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Residents concerned over infrastructure along busy highway in Gonzales

4 months 1 week 5 days ago Monday, July 09 2018 Jul 9, 2018 July 09, 2018 10:19 PM July 09, 2018 in News
Source: WBRZ

GONZALES - A neighborhood with dozens of homes tucked away off LA 44 in Gonzales is raising traffic concerns recently. They're demanding a traffic light be installed for their safety, but their repeated calls for help have gone unanswered.

While infrastructure change is coming to the area, residents like Kristie Pickering fear they might not be the neighborhood's best option.

"I guess what's disappointing is the fact that the city, the parish and the state can't seem to come together to solve the infrastructure issues," she said.

Just south of I-10 off LA 44, two large developments have started building homes. Conway will eventually have about 900 apartments, townhouses, homes and estate lots with an urban town center, parks, and green spaces. Across the street from Conway is Oak Lake, which will have about an additional 200 homes.

"I can't even imagine what it's going to be like," said Pickering.

A couple of road improvements have already been approved for LA 44, to help absorb the additional traffic. That includes a roundabout at the front entrance of Conway, which will be funded by the developer. LA 44 will also be four lanes near the Conway property start, a $3.5 million improvement.

In August 2017, DOTD says it held a public meeting to propose a multi-lane roundabout on LA 44 south of Loosemore Road/LA 941 and widening of LA 44 from two lanes to four lanes between I-10 and the Conway roundabout. DOTD says it plans to go back to the public in a few months to present updated exhibits, based on public comments. The project is still in the feasibility study phase and has not been priced out.

During the school year, Pickering says it takes between six and seven minutes for her to make a left-hand turn onto LA 44 from her neighborhood on Loosemore Road. The speed limit is 55 mph. Each time, she says she's risking her life and the lives of her family. While she's not opposed to roundabouts, she's concerned it still won't help the turning situation out of her neighborhood.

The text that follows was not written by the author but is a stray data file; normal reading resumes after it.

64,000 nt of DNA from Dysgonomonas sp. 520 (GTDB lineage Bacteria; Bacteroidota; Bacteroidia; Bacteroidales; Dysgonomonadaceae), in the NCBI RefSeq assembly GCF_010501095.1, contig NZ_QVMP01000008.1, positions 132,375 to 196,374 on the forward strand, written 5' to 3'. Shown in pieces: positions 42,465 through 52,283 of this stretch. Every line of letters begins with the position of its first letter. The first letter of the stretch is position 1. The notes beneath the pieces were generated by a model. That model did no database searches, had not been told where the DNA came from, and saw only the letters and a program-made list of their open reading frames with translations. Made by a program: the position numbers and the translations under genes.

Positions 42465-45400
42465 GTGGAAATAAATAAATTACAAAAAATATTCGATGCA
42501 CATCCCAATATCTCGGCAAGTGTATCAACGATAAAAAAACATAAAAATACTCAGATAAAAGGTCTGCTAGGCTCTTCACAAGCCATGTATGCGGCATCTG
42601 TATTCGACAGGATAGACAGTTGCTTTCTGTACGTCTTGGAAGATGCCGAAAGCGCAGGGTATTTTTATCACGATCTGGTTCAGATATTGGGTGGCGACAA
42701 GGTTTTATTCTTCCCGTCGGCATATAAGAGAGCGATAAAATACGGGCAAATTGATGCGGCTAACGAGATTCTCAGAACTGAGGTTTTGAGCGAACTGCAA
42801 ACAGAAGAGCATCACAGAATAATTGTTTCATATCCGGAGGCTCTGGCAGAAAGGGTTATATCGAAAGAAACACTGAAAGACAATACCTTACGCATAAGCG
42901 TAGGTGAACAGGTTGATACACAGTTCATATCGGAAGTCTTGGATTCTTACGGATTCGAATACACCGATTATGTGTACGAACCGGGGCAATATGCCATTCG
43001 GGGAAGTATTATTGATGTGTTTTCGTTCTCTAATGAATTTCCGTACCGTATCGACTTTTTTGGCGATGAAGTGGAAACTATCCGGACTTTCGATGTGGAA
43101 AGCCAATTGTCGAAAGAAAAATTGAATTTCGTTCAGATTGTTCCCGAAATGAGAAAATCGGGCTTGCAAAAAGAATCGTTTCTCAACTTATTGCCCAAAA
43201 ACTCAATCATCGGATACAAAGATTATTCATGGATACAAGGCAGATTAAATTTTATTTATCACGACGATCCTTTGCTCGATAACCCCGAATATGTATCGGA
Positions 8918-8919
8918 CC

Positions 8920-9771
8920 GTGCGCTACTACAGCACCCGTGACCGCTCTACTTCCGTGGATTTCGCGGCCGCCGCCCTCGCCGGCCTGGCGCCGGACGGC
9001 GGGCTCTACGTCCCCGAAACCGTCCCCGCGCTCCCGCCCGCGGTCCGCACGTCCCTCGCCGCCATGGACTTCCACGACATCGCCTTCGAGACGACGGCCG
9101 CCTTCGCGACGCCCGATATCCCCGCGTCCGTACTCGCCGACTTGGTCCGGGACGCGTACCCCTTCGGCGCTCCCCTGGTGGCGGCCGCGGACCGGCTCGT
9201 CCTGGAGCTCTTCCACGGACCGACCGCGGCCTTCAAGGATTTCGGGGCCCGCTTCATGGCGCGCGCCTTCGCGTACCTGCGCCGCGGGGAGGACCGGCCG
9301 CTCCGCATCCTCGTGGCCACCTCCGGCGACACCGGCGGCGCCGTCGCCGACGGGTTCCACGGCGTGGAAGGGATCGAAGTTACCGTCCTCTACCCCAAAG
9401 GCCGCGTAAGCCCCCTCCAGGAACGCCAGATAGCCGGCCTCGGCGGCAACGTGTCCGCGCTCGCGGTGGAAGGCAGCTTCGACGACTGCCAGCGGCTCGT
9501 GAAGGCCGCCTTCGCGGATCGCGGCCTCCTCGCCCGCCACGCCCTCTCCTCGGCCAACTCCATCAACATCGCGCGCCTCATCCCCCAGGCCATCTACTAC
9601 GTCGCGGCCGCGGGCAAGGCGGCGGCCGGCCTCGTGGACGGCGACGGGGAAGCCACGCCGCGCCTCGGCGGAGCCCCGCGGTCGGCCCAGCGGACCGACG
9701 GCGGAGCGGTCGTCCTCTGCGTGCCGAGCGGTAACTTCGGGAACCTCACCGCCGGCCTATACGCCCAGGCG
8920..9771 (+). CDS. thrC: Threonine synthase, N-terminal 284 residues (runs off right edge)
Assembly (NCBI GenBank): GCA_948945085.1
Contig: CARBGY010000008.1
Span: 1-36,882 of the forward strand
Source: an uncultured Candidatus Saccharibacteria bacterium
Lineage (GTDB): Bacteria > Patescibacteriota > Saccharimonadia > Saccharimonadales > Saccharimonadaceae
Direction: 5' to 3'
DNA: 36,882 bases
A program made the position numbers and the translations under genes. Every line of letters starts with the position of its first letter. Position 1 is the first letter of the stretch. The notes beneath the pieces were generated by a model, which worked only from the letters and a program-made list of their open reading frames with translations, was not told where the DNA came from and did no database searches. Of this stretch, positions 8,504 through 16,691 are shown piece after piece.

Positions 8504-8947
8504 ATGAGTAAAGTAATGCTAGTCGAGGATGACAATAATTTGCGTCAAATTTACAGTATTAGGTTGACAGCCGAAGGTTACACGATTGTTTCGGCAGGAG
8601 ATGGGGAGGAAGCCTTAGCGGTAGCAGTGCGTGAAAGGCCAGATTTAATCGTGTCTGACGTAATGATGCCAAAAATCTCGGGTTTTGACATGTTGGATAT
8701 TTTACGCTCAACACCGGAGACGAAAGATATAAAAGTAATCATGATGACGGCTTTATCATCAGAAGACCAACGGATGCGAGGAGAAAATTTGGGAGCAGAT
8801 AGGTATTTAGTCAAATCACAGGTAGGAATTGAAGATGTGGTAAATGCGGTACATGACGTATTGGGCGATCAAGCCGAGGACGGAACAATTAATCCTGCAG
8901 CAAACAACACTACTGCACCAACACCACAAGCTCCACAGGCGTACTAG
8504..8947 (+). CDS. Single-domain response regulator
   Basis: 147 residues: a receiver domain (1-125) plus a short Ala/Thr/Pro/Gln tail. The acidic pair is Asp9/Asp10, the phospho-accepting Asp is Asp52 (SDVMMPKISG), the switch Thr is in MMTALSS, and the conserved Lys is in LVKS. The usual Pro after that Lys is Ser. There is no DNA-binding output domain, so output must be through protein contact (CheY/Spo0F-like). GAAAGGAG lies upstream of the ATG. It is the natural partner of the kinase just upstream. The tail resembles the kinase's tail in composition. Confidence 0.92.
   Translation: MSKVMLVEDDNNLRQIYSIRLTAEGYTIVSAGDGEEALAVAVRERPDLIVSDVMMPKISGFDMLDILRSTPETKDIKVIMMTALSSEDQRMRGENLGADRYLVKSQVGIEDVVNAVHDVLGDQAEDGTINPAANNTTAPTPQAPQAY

"If the traffic is slower, that's a positive thing, but if the gaps in between the traffic are not there anymore then I think it's going to be even harder for people on the cross streets to cross," she said.

With a 13-year-old who will soon be learning how to drive, Pickering fears if an immediate change is not made, she might have to move her family elsewhere.

"If this isn't fixed by the time he's ready to drive I'm going to seriously consider looking at new places to live," she said. "Just because I don't know how difficult it's going to be three years from now for him to be able to make that left-hand turn as a new driver."

This isn't the first time the neighborhood has become vocal about what they call a dangerous intersection. Krista Madere started a petition last year to request the immediate action for a traffic light. The petition was signed by at least 168 residents who live in the neighborhood.

"We didn't come together to say we might have a problem in six years, we came together to say we need some safety now," said Madere.

Every time Madere makes a left-hand turn out of her neighborhood onto LA 44, she says she feels like she's playing Russian roulette.

"That's all we're asking for, a timed light," she said.

Conway hopes to break ground on the roundabout project within the next two months.

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